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F-35 Christmas Presents: 45 Planes (And More?)

Posted by Colin Clark on

F-35 ejection seat Martin Baker

WASHINGTON: After years and years of busted schedules, cost overruns and technical challenges, the F-35 program is expected to end 2015 on a high note, with all production goals met and solid progress resolving the ejection seat issues that threaten lighter pilots.

I understand from industry and program sources that, after getting stalled, there is a good chance that the so-called handshake agreement on LRIP 9 is also likely to be announced. Of course, those negotiations are always fraught, so we’ll take that one with a grain of salt.

Lockheed Martin has completed 43 of the 45 planes planned to be built this year, including the first foreign-built plane that was recently rolled out in Italy. There appears little doubt the other two will be done on time.

Workers can be seen on the moving line and forward fuselage assembly areas for the F-35 Joint Strike Fighter at Lockheed Martin Corp's factory located in Fort Worth, Texas in this October 13, 2011 handout photo provided by Lockheed Martin. Lockheed Martin Corp on February 25, 2013 said there was no evidence that a lithium-ion battery contributed to a Feb. 14 incident that caused smoke in the cockpit of an F-35 test plane. Lockheed spokesman Michael Rein said initial reviews indicated a potential failure in the plane's cooling system, which had been removed from the aircraft for further study.  Picture taken October 13, 2011.  REUTERS/Lockheed Martin/Randy A. Crites/Handout (UNITED STATES - Tags: MILITARY)  ATTENTION EDITORS - THIS IMAGE WAS PROVIDED BY A THIRD PARTY. FOR EDITORIAL USE ONLY. NOT FOR SALE FOR MARKETING OR ADVERTISING CAMPAIGNS. THIS PICTURE IS DISTRIBUTED EXACTLY AS RECEIVED BY REUTERS, AS A SERVICE TO CLIENTS - RTR3EAKJ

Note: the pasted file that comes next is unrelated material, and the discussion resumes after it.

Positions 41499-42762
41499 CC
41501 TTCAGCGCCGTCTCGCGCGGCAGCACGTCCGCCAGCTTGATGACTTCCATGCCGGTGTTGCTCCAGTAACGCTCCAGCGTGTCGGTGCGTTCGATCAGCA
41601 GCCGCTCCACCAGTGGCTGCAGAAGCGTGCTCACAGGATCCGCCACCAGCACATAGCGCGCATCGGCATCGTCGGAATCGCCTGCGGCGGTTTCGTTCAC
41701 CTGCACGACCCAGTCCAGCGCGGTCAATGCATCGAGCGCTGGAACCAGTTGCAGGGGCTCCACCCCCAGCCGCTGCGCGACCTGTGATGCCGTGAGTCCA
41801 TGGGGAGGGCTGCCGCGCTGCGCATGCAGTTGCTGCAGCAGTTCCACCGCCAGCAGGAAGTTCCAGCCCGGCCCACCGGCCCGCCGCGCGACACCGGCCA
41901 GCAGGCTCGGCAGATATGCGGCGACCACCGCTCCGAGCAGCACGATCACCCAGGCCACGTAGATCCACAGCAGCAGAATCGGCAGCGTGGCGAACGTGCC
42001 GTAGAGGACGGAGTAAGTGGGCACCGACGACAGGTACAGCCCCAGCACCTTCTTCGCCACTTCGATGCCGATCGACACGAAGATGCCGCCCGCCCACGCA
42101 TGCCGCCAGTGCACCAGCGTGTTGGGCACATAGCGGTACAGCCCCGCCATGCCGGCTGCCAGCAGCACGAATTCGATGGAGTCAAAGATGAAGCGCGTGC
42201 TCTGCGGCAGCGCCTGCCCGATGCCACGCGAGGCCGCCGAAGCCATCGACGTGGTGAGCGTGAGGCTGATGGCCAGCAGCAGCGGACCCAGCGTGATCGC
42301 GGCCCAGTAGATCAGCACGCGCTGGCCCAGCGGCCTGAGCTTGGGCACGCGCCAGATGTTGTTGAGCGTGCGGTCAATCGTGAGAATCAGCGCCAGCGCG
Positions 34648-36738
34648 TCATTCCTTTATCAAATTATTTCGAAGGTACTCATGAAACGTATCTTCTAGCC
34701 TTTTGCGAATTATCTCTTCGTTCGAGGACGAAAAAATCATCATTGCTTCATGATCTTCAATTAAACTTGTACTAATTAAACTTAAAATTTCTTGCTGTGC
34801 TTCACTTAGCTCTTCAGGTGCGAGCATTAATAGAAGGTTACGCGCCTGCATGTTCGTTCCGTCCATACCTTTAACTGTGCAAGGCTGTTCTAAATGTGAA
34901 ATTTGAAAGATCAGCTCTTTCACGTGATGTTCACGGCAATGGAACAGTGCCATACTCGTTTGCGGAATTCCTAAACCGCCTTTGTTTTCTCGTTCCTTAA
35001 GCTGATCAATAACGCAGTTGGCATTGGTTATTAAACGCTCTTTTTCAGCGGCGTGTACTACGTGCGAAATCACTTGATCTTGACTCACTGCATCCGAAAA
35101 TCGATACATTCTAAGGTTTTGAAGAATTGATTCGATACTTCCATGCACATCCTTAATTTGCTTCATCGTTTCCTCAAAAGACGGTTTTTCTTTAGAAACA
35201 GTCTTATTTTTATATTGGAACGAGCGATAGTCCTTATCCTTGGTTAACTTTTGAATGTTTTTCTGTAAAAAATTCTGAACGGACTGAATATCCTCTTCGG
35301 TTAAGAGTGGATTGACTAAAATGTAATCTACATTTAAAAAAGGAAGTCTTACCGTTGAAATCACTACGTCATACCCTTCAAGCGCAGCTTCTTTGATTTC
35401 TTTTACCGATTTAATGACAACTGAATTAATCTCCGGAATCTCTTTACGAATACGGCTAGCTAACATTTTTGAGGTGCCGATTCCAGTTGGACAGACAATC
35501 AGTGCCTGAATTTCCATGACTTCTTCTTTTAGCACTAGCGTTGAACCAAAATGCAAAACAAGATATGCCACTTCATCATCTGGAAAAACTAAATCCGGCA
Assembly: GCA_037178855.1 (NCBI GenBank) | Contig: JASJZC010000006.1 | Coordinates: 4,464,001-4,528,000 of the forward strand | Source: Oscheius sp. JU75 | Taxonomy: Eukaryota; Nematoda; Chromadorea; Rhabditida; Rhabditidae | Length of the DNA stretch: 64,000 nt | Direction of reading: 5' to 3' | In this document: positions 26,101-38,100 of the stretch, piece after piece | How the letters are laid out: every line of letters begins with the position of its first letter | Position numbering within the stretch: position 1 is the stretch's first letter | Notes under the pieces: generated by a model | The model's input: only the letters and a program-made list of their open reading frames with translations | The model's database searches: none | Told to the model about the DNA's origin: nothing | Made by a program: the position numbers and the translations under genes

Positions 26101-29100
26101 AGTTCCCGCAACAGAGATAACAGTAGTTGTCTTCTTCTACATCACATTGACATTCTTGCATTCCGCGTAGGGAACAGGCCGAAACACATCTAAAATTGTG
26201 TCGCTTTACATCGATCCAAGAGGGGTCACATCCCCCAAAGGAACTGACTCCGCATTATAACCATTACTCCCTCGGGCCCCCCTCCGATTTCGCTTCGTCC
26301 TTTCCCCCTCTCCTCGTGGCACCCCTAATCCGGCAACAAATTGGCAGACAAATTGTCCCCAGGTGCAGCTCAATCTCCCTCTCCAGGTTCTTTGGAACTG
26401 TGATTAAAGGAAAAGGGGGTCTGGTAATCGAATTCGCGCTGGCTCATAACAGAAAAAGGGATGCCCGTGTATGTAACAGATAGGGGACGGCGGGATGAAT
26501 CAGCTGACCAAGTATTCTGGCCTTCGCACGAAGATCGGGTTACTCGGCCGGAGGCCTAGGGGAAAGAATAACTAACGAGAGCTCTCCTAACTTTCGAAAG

F-35 production line at Lockheed Martin’s Fort Worth, Texas plant.

Also, engineers believe they’ve come up with a solution for the troubled ejection seat, which could kill pilots who weigh less than 136 pounds. Some sled tests have been done with a new head panel and a delayed parachute release, but the data is still being crunched, so we’re not sure yet if the solution has been confirmed. We may not know until around the time of the Farnborough Air Show.

Also, it’s awfully early to say much, but work is already underway to get F-35Bs, which will fly from the Royal Navy’s new Queen Elizabeth aircraft carriers, to Britain for the early July Royal International Air Tattoo (RIAT) and then to Farnborough. Breaking D readers will remember, of course, the F-35A engine fire meant no F-35Bs at the last British air shows.

What do you think?